The Seattle Weekly employs a columnist who reviews marijuana dispensaries. That's the first surprising thing in this strange tale of Chinese censorship. That columnist, Steve Elliott, has a book coming out called The Little Black Book of Marijuana, which was supposed to launch on Aug. 1. But the launch has been pushed back to Sept. 15 because the Chinese printing house with which his publisher contracted has reportedly been told not to print it. In fact, the Chinese government won't allow the book to be printed anywhere on the mainland, Elliot wrote in his blog, Toke of the Town. So the printer had to move production to a bindery in Hong Kong, which means the book will be delayed because the Hong Kong production facility has quite the backup. Elliott talked to Ginny Reynolds, of Peter Pauper Press, which is publishing his book.

Chinese censorship is extremely tight," Reynolds told Toke of the Town. "Any content deemed 'sensitive' or 'controversial' by their standards is banned." 

"We have the same problem with our books on sexuality," she told me. "The printer has to arrange for binding in Hong Kong, and facilities there are limited and overbooked in the summer season."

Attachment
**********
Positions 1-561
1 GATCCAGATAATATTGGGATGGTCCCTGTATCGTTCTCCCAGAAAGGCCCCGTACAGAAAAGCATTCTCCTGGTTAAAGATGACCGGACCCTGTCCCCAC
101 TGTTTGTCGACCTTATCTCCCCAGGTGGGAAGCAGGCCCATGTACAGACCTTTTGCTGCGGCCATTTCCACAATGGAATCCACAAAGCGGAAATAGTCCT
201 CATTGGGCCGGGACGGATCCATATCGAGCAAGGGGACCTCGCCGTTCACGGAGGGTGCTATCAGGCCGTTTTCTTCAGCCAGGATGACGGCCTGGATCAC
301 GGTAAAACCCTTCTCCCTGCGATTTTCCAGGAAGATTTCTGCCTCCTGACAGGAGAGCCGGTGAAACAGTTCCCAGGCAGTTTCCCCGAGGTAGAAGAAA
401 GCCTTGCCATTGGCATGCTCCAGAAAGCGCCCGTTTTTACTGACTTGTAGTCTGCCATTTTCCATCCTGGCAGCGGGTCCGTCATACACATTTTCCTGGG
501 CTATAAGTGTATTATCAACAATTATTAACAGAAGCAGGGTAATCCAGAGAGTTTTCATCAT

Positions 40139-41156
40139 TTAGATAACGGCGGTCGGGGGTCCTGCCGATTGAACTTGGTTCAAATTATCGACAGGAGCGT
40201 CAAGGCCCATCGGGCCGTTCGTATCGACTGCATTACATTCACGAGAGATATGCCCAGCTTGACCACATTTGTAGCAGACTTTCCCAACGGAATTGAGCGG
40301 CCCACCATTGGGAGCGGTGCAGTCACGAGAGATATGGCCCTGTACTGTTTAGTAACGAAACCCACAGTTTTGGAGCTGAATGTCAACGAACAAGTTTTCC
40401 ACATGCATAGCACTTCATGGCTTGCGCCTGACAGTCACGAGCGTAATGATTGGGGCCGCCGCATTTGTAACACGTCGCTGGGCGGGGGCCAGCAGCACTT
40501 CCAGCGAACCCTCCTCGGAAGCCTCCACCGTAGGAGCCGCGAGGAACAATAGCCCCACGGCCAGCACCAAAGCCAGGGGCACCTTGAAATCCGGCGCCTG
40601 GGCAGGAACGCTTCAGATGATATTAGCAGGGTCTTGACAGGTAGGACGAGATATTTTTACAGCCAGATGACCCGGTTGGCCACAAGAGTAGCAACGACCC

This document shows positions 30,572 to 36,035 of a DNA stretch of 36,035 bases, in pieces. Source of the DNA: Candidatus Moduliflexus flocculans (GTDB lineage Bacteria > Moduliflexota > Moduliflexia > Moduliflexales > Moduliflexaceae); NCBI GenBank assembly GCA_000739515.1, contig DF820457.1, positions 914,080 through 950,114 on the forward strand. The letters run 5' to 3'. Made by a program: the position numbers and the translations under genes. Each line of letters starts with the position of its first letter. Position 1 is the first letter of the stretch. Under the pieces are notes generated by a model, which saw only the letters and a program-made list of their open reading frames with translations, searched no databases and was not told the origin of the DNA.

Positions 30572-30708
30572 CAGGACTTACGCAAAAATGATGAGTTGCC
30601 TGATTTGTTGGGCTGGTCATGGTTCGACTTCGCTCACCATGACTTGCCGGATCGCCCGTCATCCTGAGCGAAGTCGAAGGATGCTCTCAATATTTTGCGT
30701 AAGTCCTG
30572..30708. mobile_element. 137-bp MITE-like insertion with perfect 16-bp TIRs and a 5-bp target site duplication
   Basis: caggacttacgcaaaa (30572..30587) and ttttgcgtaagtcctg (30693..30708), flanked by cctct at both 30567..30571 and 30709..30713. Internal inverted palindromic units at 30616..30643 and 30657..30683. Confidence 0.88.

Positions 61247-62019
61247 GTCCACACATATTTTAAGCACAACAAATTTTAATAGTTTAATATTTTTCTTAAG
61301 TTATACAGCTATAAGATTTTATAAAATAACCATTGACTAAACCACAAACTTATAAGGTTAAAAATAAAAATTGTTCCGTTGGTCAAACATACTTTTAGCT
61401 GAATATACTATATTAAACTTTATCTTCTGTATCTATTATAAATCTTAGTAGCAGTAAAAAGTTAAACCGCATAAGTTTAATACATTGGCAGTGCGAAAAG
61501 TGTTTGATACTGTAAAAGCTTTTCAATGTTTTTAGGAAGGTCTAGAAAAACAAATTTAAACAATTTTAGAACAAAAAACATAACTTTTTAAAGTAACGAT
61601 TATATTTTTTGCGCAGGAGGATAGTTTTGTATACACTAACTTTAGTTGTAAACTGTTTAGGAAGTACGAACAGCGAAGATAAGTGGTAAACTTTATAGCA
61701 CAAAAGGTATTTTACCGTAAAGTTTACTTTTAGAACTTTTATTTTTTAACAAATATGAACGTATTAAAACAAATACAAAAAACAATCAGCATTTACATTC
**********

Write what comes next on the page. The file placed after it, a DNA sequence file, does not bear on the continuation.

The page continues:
Which brings up an odd detail about life in China: China's notoriously strict censors ban books constantly. "On the mainland, most non-state-sanctioned literary works about Chinese politics, Chinese society, Chinese eroticism and Chinese leaders – dead or alive – cannot be bought, read or sold," Time Out Hong Kong reported in a July 18 story. And that has led to a major trade in banned books in Hong Kong and Taiwan, a special administrative region and a disputed territory of China, respectively. "Due to their respective levels of autonomy, [Hong Kong and Taiwan] each enjoy the right of a free press," according to a July 4 report by CNN's Jason Beerman. That freedom has led to an explosion in the banned-book business in both provinces. "Thanks to historical circumstance, newfound mobility, and a thriving market economy, it is now easier than ever for curious mainlanders to get their hands on the entire back catalog of banned books," Beerman wrote. The Time Out report has this from one of Hong Kong's most well-known bookstores.

This pressing demand is keenly felt at People’s Recreation Community [bookstore]. “We’ve increased the volume,” says Tang. “Mainlanders are buying stacks of books. They bring them back to China in private cars which are licenced to drive in both Hong Kong and China. These cars are seldom searched.” He adds that many more people are willing to risk the airport customs, at least for smaller quantities.

Unfortunately for Elliott, that popularity means his book about pot is going to be late, which the Seattle Weekly was funny about: "Folks who pre-ordered Elliott's book may be left wondering whether someone got stoned and forgot about their order." Nope, they just need to get the censors to mellow out.